The Left’s fantasy of hatred and violence

No Pressure

Many have now commented on the sicko advertising campaign ‘No Pressure’ by Richard Curtis [pictured right] for a greener more caring environment, notably Andrew Bolt, and the way the Left seem to be attracted to hatred and violence.

The big thing that jarred for me was that Curtis was the director of Love Actually, one of my all time favourite films that is clearly the polar opposite of ‘No Pressure’. I defend Love Actually against all comers who prefer violent films, and films that obsess about unhappy dysfunctional and neurotic anti-heroes; the sort of film one critic called social worker porn. But that is another story.

I raise this issue tardively, as I have just read James Delingpole’s very eloquent essay in the lastest Spectator on just why the latest Curtis effort was truly not funny. It is well worth reading. He emphasises the Green Left’s contempt for humans, which is generally well known. That this is true, does explain, by extrapolation, why the Murray–Darling Basin Authority’s recent report on water allocation for the river left out any consideration for our farmers and riverine communities. Delingpole concludes:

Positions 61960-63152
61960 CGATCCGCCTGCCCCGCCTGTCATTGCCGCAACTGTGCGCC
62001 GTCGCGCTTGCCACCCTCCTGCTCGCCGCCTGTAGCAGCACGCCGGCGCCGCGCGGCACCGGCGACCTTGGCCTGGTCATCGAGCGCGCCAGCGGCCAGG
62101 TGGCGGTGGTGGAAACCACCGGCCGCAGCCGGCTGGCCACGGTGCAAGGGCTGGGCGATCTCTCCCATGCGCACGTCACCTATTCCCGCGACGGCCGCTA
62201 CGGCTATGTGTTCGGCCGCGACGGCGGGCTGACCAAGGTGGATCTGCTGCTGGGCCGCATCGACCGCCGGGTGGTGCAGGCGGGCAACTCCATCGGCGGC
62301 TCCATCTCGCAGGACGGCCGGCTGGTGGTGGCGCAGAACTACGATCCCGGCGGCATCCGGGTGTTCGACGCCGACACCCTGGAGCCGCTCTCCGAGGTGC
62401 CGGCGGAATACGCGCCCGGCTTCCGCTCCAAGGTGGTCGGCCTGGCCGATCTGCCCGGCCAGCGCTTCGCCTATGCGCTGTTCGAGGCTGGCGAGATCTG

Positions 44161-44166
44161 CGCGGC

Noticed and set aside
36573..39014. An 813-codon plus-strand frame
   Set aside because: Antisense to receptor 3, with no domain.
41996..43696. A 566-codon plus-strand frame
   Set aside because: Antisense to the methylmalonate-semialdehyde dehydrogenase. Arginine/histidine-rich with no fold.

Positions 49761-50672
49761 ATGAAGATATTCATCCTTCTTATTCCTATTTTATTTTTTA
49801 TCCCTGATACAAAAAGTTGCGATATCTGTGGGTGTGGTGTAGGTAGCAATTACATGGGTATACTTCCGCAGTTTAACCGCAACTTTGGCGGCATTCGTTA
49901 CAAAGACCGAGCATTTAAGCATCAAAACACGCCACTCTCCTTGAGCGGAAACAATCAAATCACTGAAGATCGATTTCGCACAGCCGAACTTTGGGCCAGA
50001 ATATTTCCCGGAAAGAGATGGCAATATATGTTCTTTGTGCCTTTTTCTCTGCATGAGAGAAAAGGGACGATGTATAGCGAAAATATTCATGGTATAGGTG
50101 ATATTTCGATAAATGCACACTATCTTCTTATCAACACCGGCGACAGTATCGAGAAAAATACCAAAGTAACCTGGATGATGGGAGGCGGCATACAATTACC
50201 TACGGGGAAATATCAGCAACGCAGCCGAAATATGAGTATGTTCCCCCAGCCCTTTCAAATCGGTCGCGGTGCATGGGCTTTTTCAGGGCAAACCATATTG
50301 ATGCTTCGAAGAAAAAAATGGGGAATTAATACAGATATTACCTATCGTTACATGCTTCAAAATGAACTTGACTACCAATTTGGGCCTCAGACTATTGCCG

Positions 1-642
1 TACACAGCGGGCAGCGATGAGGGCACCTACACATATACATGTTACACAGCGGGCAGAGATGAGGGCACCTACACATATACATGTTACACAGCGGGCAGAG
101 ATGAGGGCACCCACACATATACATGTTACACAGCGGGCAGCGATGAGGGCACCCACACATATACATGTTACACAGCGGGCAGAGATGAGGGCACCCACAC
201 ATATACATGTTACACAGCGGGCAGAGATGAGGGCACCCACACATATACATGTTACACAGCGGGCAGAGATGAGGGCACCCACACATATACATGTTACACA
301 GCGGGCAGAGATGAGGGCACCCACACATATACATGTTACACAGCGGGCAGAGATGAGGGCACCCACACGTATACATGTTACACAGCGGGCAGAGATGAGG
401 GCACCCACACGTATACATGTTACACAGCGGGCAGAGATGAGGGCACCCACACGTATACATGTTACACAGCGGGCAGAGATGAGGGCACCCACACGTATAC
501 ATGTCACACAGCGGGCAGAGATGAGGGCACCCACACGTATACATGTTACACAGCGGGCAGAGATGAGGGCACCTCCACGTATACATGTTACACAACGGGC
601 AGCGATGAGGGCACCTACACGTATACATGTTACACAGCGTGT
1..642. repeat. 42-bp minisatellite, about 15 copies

After all, when your movement’s key influences, from Rachel Carson through Teddy Goldsmith to James Lovelock, are telling you that the human species is a ‘cancer’ on the planet, what better solution could there possibly be than a spot of radical surgery?

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